Analytics engineers can be found across industries. For example, an analytics engineer working in healthcare may be responsible for storing and transforming data transmitted by wearable devices that collect patient data in real-time. They would have to design a system that ingests data, cleans it (e.g. removes erroneous data), and enables a way for healthcare professionals to access it. One challenge they face is having to integrate data from many different sources and types, such as lab results and electronic medical records, for each patient profile.
3. Analytics engineer vs data engineer vs data scientist: What’s the difference?
One way to better understand how these roles are distinct but interrelated is to examine the specific tasks, tools, and objectives associated with each role in the data processing and analysis pipeline.
This table provides an overview, but keep in mind that roles may be slightly different based on specific industries, companies, or evolving technologies.
4. How to become an analytics engineer
Although there are many routes towards a career in analytics engineering, a typical path often involves a combination of technical training and hands-on experience.
If you’re not sure where to start, here’s a suggested roadmap that can structure your journey into this field.
Formal education is not mandatory for many roles in tech, but it won’t hurt to have a bachelor’s degree in fields like Computer Science, Data Science, Information Systems, or Engineering.
It’s more important, however, to learn the tools and languages that analytics engineers use daily. SQL is fundamental for data querying. Dive into data warehousing solutions; pick from industry favorites such as Snowflake, Databricks, or Redshift.
In fact, I first learnt about analytics engineering through taking the free dbt Fundamentals course for beginners; there are more free advanced courses on refactoring SQL and materializations as well. You can even get formally certified in dbt through their exam, which is a great way to signal competence if you’re lacking in professional experience.
Key topics to understand
Beyond tools, you need to have a deep understanding of core topics, such as data modeling which involves structuring data more efficiently for analysis. You can learn more about how to get started with data modeling in our guide.
It’s also important to go beyond a superficial understanding of data infrastructure. Understand how data is stored, processed and moved across systems.
It’s one thing to learn new concepts through an online course or from a textbook, it’s quite another to apply them to a novel problem.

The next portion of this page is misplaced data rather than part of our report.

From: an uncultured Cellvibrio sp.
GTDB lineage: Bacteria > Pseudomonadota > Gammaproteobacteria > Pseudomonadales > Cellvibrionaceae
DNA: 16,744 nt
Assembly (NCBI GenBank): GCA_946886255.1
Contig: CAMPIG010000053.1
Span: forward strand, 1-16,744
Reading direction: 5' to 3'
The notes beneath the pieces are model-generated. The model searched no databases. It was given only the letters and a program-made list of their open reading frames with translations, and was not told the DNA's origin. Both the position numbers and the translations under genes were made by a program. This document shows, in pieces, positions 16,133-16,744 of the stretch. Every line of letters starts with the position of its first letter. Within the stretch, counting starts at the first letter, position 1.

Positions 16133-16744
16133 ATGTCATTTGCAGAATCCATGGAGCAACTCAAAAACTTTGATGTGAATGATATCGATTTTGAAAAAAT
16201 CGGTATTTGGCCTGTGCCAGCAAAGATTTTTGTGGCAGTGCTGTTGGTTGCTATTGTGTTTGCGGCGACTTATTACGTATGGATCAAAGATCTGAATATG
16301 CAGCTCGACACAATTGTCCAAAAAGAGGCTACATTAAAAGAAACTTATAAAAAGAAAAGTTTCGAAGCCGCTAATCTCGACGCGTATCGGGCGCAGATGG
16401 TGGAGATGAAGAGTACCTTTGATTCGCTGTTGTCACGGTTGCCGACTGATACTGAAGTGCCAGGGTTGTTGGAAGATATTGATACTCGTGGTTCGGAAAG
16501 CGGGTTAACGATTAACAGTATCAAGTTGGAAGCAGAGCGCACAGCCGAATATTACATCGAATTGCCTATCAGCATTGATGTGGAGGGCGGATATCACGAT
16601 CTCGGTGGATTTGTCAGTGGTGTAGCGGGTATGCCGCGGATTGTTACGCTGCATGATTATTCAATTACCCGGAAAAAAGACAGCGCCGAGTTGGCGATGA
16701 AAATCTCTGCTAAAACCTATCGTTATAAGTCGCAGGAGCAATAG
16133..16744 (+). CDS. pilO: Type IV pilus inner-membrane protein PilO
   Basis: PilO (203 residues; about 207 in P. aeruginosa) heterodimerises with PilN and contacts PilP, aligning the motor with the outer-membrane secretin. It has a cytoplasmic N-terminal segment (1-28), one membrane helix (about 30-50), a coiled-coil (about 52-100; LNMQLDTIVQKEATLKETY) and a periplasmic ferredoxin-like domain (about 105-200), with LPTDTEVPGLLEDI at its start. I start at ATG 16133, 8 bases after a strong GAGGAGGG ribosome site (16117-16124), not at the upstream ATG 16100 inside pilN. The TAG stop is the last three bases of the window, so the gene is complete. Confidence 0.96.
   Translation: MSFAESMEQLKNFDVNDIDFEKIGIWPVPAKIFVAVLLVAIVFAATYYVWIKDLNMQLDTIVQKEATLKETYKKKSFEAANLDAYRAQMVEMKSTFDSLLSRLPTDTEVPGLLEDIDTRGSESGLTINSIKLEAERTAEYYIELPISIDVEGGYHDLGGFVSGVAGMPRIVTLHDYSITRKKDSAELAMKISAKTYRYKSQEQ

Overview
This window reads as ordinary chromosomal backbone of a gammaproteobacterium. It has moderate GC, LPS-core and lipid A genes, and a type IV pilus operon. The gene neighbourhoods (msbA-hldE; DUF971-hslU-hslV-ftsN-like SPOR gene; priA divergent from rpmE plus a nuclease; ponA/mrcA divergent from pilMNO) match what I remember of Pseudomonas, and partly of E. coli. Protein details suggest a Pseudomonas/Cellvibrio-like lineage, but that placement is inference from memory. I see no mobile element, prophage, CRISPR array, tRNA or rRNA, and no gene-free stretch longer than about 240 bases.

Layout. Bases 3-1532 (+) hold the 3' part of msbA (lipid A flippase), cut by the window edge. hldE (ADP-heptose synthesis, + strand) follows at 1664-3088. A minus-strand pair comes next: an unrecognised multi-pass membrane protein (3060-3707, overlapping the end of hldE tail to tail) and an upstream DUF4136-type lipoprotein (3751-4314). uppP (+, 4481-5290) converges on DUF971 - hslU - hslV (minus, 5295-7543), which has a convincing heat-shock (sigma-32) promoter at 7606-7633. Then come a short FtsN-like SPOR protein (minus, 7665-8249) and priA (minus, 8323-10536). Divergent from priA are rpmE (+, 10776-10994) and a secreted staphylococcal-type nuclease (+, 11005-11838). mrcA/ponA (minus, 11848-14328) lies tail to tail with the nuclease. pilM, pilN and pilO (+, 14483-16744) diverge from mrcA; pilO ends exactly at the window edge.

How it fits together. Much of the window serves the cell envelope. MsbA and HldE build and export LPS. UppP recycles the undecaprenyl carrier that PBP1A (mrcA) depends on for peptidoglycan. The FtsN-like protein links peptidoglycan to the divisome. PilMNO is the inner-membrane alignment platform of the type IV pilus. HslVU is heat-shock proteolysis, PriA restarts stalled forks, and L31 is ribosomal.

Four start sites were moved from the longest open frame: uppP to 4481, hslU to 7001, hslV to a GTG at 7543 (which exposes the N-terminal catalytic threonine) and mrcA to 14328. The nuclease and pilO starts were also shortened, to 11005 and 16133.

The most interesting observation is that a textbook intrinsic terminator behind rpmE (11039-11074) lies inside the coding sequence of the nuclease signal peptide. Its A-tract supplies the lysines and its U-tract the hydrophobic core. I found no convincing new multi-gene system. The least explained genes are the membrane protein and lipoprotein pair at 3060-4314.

The best way to become an analytics engineer is to secure professional roles that allow you to get better at these skills. If you’re early in your career, try to secure internships or entry-level positions on data teams.
If you’re looking to transition into this role or reskill, try to take on projects at work that give you an opportunity to shadow and learn skills adjacent to analytics engineering. Learning on the job allows you to learn best practices from seasoned professionals and apply concepts to real-world challenges.
Build a portfolio
A portfolio serves as proof of work, that you have the skills and expertise to take on analytics engineering needs at any organization. It can be hard to acquire hands-on experience for roles before you attain them.
One way around this is to work on personal projects that mirror analytics engineering workflows, or by contributing to open-source projects. A GitHub repository is the best resume since employers can assess your coding skills directly. Check out CareerFoundry’s guide on how to craft a data analytics portfolio that will showcase your skills.
5. Final thoughts
The rise of analytics engineering signifies a shift in the way we approach data. Data science and data engineering are increasingly intertwined: as the complexities of data collection, storage, and analysis grow, the integration between these two domains has become essential to building robust analytical systems.
If the world of data analytics interests you but you don’t know where to start, why not try CareerFoundry’s Machine Learning with Python Course? It covers the basics of machine learning as a field through hands-on projects with an expert mentor, and will give you a good idea of whether or not it’s a career path you’re interested in pursuing further.